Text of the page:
BUSINESS
10/07/2010 05:43 pm ET Updated May 25, 2011

Elizabeth Warren, Sensing Opportunity, Wants To Ease Burden On Lenders To Help Families

White House adviser Elizabeth Warren wants to make it easier for consumers to understand loan products by reducing the amount of "useless" information and paperwork that lenders are required to disclose, easing the burden placed on small lenders due to government red tape while boosting their ability to compete with large banks, the consumer advocate told The Huffington Post.

In an interview last week in Washington, Warren reiterated her call for a more flexible approach towards government regulation of consumer credit products, emphasizing that excessive "thou shalt nots" create more confusion thanks to the proliferation of excessive disclosure forms while driving up the lenders' costs to comply. Instead of rules, regulators should adopt a regime based on core principles -- like fairness.

"It breaks my heart to say this, but I think the word 'disclosure' has become a dirty word," she said. "What it's come to mean is layers and layers of fine print that nobody reads and nobody understands. Indeed, it's worse than useless because it is shrubbery to hide muggers," Warren said in a reference to lenders who use complex disclosure forms to hide fees.

Warren's idea -- simple, concise agreements -- appears to be at the top of her agenda, based on the interview and her public statements since joining the Obama administration. In a speech last week to the Financial Services Roundtable, a Washington trade group representing the nation's biggest financial institutions, the former bailout watchdog told the assembled bankers that many of them shared her vision, too.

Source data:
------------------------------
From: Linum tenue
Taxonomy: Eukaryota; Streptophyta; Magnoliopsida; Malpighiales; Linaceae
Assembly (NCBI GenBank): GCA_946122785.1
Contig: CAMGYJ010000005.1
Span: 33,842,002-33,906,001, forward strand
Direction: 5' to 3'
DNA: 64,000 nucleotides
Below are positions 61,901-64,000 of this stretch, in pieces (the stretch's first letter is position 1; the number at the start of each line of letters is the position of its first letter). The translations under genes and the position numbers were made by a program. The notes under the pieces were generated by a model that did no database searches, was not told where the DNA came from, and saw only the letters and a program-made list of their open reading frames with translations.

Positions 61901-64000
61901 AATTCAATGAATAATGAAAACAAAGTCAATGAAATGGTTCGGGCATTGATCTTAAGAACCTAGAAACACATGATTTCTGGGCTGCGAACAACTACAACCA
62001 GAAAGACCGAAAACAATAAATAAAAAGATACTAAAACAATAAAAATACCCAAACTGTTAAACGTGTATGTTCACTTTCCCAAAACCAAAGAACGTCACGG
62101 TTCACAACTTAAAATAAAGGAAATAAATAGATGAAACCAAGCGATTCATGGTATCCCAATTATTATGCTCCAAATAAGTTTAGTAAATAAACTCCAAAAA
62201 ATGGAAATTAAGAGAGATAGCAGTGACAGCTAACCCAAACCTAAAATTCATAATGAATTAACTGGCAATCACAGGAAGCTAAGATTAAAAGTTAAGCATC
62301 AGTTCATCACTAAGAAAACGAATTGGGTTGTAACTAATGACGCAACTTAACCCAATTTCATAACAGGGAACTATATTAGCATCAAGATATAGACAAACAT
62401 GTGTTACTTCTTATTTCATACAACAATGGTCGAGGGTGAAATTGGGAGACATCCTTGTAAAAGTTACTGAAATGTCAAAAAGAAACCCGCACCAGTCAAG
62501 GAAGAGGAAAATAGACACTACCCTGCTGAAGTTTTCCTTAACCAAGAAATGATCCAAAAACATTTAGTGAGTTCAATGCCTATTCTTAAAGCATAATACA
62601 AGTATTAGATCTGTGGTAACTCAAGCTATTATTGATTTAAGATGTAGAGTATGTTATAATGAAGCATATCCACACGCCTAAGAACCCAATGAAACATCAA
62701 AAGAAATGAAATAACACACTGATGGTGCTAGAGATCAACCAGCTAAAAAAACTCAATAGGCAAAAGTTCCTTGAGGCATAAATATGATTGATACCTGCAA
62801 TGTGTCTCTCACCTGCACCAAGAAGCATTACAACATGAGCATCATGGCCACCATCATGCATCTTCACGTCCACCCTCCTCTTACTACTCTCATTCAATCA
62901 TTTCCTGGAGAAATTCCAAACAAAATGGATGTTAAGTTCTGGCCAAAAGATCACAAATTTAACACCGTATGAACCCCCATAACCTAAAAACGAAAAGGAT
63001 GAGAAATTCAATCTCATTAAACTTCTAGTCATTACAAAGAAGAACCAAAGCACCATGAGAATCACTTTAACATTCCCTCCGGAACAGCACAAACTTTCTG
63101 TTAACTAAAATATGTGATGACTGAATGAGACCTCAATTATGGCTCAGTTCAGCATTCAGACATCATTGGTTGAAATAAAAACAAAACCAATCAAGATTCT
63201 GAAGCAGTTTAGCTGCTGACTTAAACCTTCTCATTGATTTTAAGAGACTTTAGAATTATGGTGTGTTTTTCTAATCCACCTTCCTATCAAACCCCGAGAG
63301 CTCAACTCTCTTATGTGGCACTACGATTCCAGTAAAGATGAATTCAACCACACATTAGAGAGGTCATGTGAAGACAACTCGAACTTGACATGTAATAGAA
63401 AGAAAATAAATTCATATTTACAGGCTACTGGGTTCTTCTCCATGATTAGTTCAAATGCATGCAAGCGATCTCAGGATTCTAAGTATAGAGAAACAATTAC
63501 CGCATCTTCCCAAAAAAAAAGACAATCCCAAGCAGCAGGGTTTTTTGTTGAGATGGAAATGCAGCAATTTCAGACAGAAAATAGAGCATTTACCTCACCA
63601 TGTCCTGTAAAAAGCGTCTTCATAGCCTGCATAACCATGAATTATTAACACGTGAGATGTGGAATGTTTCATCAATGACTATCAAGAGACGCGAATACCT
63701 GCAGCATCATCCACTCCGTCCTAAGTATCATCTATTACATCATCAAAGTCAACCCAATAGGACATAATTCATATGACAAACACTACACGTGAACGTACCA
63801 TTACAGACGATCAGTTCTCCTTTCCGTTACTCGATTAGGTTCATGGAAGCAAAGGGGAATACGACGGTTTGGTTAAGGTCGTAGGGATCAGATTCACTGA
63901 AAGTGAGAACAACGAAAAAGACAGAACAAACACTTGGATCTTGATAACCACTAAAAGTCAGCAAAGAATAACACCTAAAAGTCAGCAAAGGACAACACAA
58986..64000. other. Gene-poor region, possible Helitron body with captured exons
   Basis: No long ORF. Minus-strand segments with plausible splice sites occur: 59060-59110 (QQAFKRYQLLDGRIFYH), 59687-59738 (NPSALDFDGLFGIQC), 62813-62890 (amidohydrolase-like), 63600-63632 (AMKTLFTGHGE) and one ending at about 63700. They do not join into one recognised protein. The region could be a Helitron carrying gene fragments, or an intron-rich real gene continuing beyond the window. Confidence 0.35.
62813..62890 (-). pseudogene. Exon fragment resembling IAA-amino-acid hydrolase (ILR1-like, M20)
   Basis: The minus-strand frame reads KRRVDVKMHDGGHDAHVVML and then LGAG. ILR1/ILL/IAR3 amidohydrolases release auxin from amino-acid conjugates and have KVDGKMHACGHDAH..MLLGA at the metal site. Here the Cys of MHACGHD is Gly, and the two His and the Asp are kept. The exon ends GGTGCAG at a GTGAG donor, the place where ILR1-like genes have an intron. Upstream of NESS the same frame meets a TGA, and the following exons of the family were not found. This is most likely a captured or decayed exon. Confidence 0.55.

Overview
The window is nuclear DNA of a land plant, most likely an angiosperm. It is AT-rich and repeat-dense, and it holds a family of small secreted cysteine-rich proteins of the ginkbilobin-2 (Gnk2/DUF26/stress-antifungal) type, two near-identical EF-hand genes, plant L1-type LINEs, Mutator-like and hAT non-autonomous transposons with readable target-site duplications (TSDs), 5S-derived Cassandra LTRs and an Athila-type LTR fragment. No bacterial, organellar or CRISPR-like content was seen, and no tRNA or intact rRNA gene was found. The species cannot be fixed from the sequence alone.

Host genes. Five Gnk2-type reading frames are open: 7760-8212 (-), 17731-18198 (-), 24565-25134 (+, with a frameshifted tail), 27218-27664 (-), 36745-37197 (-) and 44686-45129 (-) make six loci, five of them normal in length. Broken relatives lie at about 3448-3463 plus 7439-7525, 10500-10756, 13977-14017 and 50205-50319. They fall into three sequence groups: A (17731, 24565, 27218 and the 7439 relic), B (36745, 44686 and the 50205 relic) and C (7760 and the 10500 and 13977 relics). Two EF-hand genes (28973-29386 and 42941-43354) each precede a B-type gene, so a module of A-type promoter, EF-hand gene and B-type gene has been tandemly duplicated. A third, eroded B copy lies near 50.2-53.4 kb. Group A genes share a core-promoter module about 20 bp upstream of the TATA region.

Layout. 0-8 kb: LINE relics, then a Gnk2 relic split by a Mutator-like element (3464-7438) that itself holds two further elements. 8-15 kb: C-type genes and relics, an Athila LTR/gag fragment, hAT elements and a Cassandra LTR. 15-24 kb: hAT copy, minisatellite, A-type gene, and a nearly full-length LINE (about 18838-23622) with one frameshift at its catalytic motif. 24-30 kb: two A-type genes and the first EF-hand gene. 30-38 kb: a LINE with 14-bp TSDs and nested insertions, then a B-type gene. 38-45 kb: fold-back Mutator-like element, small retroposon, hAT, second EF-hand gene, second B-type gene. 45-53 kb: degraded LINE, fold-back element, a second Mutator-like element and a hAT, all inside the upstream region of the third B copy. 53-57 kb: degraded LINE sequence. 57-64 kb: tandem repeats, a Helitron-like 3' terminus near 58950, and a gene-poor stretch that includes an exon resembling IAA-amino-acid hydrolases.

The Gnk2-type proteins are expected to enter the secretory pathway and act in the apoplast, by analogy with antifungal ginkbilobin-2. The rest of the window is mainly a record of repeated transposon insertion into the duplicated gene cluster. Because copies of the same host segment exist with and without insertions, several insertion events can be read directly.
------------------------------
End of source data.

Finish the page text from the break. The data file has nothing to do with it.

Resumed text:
And like lenders, Warren doesn't believe more pages of government-mandated fine print is the answer.

"The idea that what we're talking about in trying to make these products clear is six more pages of disclosure is the wrong project," she said. "This is really about, in fact, pushing away some of that and getting it down to the whole basic deal." The agreements should be "short, easy to see, easy to read. The key principle here," she added, is for there to be "no place to hide."

It's that principle that will likely guide Warren as she sets up the new consumer-focused agency. A part of the recently-enacted financial reform law, the Bureau of Consumer Financial Protection will be charged with protecting borrowers from abusive lenders. It consolidates consumer protection authority that had been spread out over about half a dozen agencies; it will have an annual budget approaching half a billion dollars.

But to make it "sustainable," Warren is adopting a different approach than what most had initially expected: she's embraced industry's long-held desire for a system of oversight more reliant on basic principles like fairness than one dependent on elaborate and often-convoluted rules.

"I should be clear: consumers would be better off" with more rules, she said. "They would be protected from some of the worst possible practices," Warren, a top adviser to both Obama and Geithner, added. "But, the agency would always be a step behind. It's only after some number of consumers have been whacked on the head" that the agency would finally take action. "And there'd always be the fighting back and forth" between the agency and the accused lender because the agency would "put a lot of resources into it."